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Shaming my life away….

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There is a natural order to life. Things are meant to happen in sequential order. We are taught from a young age even through playground songs that “First comes love, then come marriage, then comes the baby in the baby carriage”. So what happens when all of a sudden you find yourself having reversed the “natural” order of things?

I was raised mostly in Mexico, a very catholic country. There people tend to be very judgmental if you decide to jump out of line and do something that “society” doesn’t consider appropriate. Getting pregnant by your boyfriend when you aren’t married is definitely one of those situations.

When I was 16 years old and living in Mexico I found myself trying to explore who I was and experiencing a surge of hormones most teenagers are faced with. Unfortunately, I was wrecking my reputation and causing a lot of hurt to my siblings when all the rumors about me would circulate around school. At the time I lied and told my parents that I dreamed of learning a third language and I asked them if they could please send me away to boarding school. The next thing I knew I was on a plane headed to the South of France where I would do my International Baccalaureate at the Centre International du Valbonne.

The truth was that I couldn’t bear to be in my home town a second longer. Going to school every day was torture. I had a great group of friends but they would beg me to change my ways for fear of their reputations being tarnished. My little brother would get into fist fights at school defending my honor (or lack thereof) and then my dad would punish him for getting in trouble at school. It was the hardest months of my life. I couldn’t sleep at nights, I found it hard to focus at school and keep up with my school work. Which is why I came up with the idea of going away, leaving everything I had ever known behind. I was only 16 years old but somehow I knew that life was not meant to be that hard. I hoped that distance and a fresh start would be enough to help me through those difficult times and would allow my friends and siblings to mend their own lives.

Gossip is something we all fall into from time to time. We may not do it maliciously but even if we have the best intentions we can find ourselves sharing information that wasn’t ours to share. We find ourselves judging someone else when we don’t have all of the information. We may not set out to be destructive but at some point or another we have hurt someone with the words we allow to come out of our mouths.

Perhaps this is why I was so tormented when I found out I was pregnant. I used to walk to work with my massive pregnant belly and my bare ring finger with my head held low. I used to think people looked straight at my ring finger when they saw I was pregnant and that when they spotted the empty finger they were silently judging me as they walked past.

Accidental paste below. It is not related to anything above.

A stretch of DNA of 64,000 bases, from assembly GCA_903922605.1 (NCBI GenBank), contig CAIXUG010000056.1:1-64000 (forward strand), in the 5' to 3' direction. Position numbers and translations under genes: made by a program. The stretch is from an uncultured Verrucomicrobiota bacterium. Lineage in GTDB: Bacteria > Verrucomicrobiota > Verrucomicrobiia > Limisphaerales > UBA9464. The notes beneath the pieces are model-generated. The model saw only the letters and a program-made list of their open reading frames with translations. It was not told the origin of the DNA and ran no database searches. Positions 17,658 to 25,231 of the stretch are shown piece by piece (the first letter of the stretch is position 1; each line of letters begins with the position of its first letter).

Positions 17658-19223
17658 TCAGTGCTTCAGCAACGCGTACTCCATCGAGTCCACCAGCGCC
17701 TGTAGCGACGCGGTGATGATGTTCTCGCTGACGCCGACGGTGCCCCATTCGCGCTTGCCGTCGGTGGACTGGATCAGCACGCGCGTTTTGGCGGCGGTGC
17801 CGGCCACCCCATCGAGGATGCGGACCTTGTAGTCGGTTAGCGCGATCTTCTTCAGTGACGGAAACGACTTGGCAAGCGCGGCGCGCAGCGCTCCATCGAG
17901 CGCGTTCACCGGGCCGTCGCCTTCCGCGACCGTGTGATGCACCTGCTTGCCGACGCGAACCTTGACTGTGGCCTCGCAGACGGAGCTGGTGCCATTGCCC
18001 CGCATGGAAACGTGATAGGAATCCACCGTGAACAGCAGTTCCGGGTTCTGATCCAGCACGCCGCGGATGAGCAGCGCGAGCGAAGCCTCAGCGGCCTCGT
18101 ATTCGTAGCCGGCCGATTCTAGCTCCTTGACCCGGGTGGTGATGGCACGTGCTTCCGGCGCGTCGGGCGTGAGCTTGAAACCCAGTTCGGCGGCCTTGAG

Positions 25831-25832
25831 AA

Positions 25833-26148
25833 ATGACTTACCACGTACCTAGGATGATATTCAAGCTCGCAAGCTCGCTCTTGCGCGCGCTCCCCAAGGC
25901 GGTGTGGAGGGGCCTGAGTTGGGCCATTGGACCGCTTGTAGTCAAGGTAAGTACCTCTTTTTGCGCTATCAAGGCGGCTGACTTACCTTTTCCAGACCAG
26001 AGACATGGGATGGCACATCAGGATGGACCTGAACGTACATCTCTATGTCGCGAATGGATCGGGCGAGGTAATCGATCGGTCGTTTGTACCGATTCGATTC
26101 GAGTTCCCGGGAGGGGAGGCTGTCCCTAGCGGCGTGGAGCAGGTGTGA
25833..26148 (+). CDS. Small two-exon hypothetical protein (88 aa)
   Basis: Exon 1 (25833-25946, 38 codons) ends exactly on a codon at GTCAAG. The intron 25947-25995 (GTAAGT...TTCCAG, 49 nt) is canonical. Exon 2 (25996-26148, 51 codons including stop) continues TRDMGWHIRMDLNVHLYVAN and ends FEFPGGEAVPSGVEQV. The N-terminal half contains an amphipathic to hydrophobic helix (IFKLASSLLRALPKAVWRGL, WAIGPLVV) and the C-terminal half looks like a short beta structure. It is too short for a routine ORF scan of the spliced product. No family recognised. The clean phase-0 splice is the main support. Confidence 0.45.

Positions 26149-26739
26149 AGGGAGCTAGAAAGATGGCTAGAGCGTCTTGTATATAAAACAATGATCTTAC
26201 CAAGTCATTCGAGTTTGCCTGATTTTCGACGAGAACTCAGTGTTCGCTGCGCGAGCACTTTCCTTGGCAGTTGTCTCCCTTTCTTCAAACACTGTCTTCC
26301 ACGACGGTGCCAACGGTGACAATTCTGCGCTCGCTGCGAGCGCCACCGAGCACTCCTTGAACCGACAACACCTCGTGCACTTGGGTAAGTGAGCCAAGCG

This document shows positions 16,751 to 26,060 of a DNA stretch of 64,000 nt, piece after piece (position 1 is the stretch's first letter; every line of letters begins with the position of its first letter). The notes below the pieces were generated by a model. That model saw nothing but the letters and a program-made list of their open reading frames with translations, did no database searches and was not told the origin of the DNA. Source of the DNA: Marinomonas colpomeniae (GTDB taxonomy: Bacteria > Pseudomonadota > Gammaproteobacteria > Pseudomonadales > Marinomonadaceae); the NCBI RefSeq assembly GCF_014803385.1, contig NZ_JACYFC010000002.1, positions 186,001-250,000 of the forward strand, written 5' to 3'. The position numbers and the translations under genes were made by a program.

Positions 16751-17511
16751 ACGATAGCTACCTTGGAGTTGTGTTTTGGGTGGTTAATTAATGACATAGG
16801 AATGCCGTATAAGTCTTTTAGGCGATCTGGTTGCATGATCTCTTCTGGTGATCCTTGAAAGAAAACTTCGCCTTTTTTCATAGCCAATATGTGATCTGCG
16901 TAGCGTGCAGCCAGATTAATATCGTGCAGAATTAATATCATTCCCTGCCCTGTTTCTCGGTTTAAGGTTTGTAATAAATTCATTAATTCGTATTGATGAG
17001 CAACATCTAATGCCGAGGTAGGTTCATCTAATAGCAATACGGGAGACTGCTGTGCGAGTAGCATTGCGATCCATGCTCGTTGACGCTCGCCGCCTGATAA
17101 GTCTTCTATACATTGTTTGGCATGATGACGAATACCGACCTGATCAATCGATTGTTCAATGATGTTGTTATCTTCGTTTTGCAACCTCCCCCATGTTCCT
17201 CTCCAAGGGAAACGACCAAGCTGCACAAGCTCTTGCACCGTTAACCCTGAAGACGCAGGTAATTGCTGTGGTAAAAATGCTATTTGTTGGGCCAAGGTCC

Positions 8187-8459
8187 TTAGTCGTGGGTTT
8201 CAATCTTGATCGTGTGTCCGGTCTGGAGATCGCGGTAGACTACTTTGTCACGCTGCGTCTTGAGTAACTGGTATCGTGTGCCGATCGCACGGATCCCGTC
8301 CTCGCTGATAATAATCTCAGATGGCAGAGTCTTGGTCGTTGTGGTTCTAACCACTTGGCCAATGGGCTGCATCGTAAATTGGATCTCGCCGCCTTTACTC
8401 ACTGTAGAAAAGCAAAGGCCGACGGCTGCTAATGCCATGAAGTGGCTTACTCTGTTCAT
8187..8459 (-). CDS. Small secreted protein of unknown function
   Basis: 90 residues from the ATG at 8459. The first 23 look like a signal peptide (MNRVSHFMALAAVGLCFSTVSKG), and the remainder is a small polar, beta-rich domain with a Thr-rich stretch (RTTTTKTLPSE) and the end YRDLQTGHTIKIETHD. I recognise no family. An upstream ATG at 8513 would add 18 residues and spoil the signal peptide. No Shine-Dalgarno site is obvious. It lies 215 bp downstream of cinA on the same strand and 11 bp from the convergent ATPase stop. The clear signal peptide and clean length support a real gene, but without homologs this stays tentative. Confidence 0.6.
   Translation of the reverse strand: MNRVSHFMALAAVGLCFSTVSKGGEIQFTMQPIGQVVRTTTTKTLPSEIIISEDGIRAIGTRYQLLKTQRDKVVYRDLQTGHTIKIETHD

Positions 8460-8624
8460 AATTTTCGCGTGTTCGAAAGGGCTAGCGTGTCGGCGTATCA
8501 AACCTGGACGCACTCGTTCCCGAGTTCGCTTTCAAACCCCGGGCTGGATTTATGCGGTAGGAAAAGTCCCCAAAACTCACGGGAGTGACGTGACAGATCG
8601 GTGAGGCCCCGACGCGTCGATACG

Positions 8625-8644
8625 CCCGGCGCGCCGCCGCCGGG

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Pregnancy is normally a magical time for a woman. It is a time when she glows, she is growing life inside of her and everyone can witness the miracle of her growing bump. For me my pregnancy was a time of shame. No one ever came right out and said it to my face but I can imagine the conversations that took place behind my back when people back in my home town found out I was pregnant and unmarried. Not just old classmates but also aunts and uncles who told others at my wedding that they couldn’t believe my parents were celebrating me, it was shameful that I had gotten pregnant and there they were throwing me a lavish wedding. Perhaps things were a lot worse in my mind, perhaps I projected a lot of my own feelings and insecurities on others. All I know is that even after I had my daughter I continued to feel ashamed and guilty for messing up the natural order of things.

It has now been eight years since I was pregnant and I am happy to report that the guilt and shame has faded. It has been a long road to get to this place where I am happy with the way my life has turned out. Perhaps it would have been more convenient if I had gotten married and then gotten pregnant but to be honest I don’t think things would be any different. I wouldn’t love my husband more or my daughter more if I had followed the natural order of things. Many times we are our own worst enemies. When I think back to the amount of time I spent judging myself, being hard on myself and allowing the shame to consume me I want to cry. It didn’t help me, it didn’t make things easier for me and it certainly didn’t fix anything. All I am is grateful now that I lived through it, came out the other side and am stronger for it.

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No matter what you are going through don’t forget you are not alone. Hold your head up high and remember that this too shall pass. Things in life are temporary and we have to enjoy them while they last.